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May 03, 2011  | by: Kerri O'Malley

Amazon: Music Warriors

In an unprecedented attempt to boot iTunes from the top of the music download food chain, Amazon.com recently cut prices for singles.  And not just any singles — the discounts have been made for top-selling songs like Lady Gaga’s “Born This Way” and Katy Perry’s “E.T.” Amazon is currently selling these singles for a jaw-dropping 69 cents, while the same singles are $1.29 on iTunes.  I think somebody just smacked a white glove across Steve Jobs’ face.  Let the duel begin!

This latest offense is part of a recent surge in music-related marketing for Amazon.  The company is attempting to tear off a bigger chunk of the industry (specifically, to tear the ear off of iTunes).  But this is not simply a numbers game, nor is it a pointless war.  Amazon is encouraging a world where mp3 downloads won’t be the railroad stations in a gigantic Apple monopoly.  They are leading a revolution against the tyranny of iTunes, and I’m ready to join the cause.

My Mortal Enemy: Steve Jobs

I’ve spent many a night shouting at my MacBook Pro, calling Steve Jobs the anti-christ and cursing the day he was born, but I swear my approval of Amazon isn’t purely personal (or at all related to anti-Steve Jobs voodoo…this time).  It’s not just short battery life or obsolete disk drives or even the general “yeah, you’re gonna need to replace that in a few months” attitude behind Apple products that bothers me.  It’s not even the four iPods I’ve managed to destroy or have stolen from me since I turned 18.  Instead, it’s the overwhelming sense of a company bent on domination of its markets and subjugation of its consumers.  Once you buy into one part of the system, you’re trapped within it.  Got an Apple computer?  Then you’re stuck with iTunes and music files that will only work on an iPod or an iPhone, not your Droid or discount mp3 player.  It’s the Matrix of modern technology.  The shackles of a power-hungry empire.  Ultimately, we are all Apple’s willing slaves.

Not that we aren’t happy about it.  Apple products are so easy to use, and they’re the best sugar daddy money can buy.  You may not be able to leave the house, but it’s got everything you need.  There’s an Apple product for it all, and they all work together, placating us into a false sense of security and fairness.  Consider this recent iPhone commercial:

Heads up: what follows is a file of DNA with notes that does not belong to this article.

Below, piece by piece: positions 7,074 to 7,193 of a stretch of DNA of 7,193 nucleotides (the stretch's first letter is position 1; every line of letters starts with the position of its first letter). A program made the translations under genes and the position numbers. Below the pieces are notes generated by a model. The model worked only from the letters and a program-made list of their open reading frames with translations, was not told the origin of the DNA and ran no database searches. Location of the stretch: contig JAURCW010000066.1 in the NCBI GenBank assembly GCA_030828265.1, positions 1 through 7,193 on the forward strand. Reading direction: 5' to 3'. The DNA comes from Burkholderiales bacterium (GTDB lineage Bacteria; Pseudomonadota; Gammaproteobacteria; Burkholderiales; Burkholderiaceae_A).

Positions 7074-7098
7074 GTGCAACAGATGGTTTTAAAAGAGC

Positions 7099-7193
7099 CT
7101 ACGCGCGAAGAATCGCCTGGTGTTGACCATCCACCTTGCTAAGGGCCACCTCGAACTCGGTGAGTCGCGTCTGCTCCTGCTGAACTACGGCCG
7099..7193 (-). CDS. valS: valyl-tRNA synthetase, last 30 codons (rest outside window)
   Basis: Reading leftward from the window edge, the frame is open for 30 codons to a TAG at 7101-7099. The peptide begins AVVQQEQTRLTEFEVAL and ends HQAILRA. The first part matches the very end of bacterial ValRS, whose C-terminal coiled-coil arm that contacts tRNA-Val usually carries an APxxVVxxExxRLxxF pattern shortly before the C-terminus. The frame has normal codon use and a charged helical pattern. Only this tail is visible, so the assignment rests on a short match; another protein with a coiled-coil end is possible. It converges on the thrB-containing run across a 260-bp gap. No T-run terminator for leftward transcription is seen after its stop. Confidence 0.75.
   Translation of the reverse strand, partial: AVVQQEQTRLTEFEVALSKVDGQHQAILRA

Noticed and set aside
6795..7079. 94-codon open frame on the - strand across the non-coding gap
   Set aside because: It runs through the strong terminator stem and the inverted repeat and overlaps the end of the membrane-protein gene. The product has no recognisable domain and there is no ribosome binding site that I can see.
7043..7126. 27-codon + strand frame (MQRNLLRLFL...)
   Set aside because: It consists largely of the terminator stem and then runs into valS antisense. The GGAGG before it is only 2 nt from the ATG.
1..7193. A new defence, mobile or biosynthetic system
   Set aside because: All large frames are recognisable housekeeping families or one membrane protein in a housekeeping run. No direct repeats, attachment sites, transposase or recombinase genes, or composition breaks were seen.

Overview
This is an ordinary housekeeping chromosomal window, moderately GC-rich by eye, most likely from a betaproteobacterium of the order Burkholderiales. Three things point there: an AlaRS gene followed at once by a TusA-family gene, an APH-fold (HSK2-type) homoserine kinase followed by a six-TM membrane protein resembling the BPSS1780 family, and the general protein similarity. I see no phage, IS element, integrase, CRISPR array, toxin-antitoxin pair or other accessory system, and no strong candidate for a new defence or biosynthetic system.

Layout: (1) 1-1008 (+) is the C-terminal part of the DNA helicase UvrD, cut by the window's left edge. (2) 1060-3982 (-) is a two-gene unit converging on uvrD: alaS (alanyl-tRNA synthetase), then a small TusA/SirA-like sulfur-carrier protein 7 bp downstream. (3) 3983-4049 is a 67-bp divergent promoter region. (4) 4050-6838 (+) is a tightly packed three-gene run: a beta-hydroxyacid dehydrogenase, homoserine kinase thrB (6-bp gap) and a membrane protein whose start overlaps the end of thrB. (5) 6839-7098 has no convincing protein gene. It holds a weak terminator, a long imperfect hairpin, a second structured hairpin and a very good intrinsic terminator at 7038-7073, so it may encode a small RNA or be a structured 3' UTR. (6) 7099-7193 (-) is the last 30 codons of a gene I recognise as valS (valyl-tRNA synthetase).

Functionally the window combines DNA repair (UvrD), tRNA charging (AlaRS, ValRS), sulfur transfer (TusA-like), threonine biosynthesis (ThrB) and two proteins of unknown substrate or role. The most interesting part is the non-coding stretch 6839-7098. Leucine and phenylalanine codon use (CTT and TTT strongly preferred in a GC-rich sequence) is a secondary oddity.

Basically, the commercial argues that if you don’t have an iPhone, you don’t have jack shit because you haven’t bought into the system.  If you have another kind of phone, you’re denied access to your iTunes.  If you can’t have iTunes, you can’t shop at the iTunes store.  And if you can’t shop at the iTunes store, well then, you have Apple’s everlasting pity.  After all, they may not have God on their side, but they do have the Beatles.

Amazon, on the other hand, recently introduced a Cloud Player that hosts music files on their server, allowing users to access them from a number of different sites and devices. Currently, this service is free and holds up to 20 gigabytes of music, roughly 4,000 songs.  The player works on Android devices, Macs, and PCs.  Mum’s the word on iPhones — but I’m guessing Apple would never opt into a competitor’s venture.

Now, on top of the music hosting service, Amazon’s new price-slash is getting a lot of attention, and may draw crowds away from the iTunes store.  True, Amazon has been steadily selling their singles at prices lower than iTunes for years now — even before the $1.29 jump from $0.99 and ever since, Amazon.com has consistently sold their singles for $0.89 — but the new prices represent a more significant savings.  They’re almost half-price!  Surely, anyone who eats up Top 40 tunes will run to Amazon to get their radio hits at a two-for-one discount.

With iTunes keeping steady (and being mean) at $1.29 a single, I know where I’ll be turning for my guilty pleasure songs.  I’m loading up my Amazon shopping cart with Rihanna’s “S&M,” Kanye’s “All of the Lights,” and Lil Wayne’s “6 Foot 7 Foot.”  Viva la revolucion!

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